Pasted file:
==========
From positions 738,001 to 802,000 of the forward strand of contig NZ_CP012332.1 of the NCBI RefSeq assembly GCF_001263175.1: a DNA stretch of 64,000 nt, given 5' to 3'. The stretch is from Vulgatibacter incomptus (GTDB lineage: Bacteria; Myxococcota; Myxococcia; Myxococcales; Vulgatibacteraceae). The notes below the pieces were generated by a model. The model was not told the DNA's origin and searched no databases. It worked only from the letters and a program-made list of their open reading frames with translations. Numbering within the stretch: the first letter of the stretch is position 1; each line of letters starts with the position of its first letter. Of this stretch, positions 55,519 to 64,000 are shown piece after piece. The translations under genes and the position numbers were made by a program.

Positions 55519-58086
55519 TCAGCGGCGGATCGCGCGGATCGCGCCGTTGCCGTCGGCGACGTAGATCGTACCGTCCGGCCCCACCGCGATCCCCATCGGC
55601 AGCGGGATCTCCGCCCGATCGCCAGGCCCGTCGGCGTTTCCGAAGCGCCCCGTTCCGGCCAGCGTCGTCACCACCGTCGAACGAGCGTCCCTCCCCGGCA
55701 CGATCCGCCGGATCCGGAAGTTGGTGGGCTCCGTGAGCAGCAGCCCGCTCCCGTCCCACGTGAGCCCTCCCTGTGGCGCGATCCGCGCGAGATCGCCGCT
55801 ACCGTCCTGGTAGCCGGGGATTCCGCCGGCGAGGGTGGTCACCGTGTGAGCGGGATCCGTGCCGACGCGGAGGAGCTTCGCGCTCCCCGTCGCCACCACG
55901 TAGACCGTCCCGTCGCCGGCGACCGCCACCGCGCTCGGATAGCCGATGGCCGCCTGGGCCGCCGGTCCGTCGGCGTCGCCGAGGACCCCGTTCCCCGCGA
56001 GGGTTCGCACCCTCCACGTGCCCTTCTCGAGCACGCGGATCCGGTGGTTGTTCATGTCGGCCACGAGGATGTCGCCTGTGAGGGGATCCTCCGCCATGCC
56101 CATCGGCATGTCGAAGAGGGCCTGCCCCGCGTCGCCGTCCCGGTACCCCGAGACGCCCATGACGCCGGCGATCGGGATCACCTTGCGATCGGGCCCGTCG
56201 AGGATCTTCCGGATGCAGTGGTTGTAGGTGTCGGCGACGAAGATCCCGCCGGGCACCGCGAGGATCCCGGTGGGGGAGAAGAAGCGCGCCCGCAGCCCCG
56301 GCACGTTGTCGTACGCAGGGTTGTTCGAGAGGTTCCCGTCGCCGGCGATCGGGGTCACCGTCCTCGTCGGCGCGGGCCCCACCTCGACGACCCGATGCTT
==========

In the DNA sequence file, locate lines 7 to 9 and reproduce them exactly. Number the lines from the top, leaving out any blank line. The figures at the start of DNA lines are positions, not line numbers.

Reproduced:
55901 TAGACCGTCCCGTCGCCGGCGACCGCCACCGCGCTCGGATAGCCGATGGCCGCCTGGGCCGCCGGTCCGTCGGCGTCGCCGAGGACCCCGTTCCCCGCGA
56001 GGGTTCGCACCCTCCACGTGCCCTTCTCGAGCACGCGGATCCGGTGGTTGTTCATGTCGGCCACGAGGATGTCGCCTGTGAGGGGATCCTCCGCCATGCC
56101 CATCGGCATGTCGAAGAGGGCCTGCCCCGCGTCGCCGTCCCGGTACCCCGAGACGCCCATGACGCCGGCGATCGGGATCACCTTGCGATCGGGCCCGTCG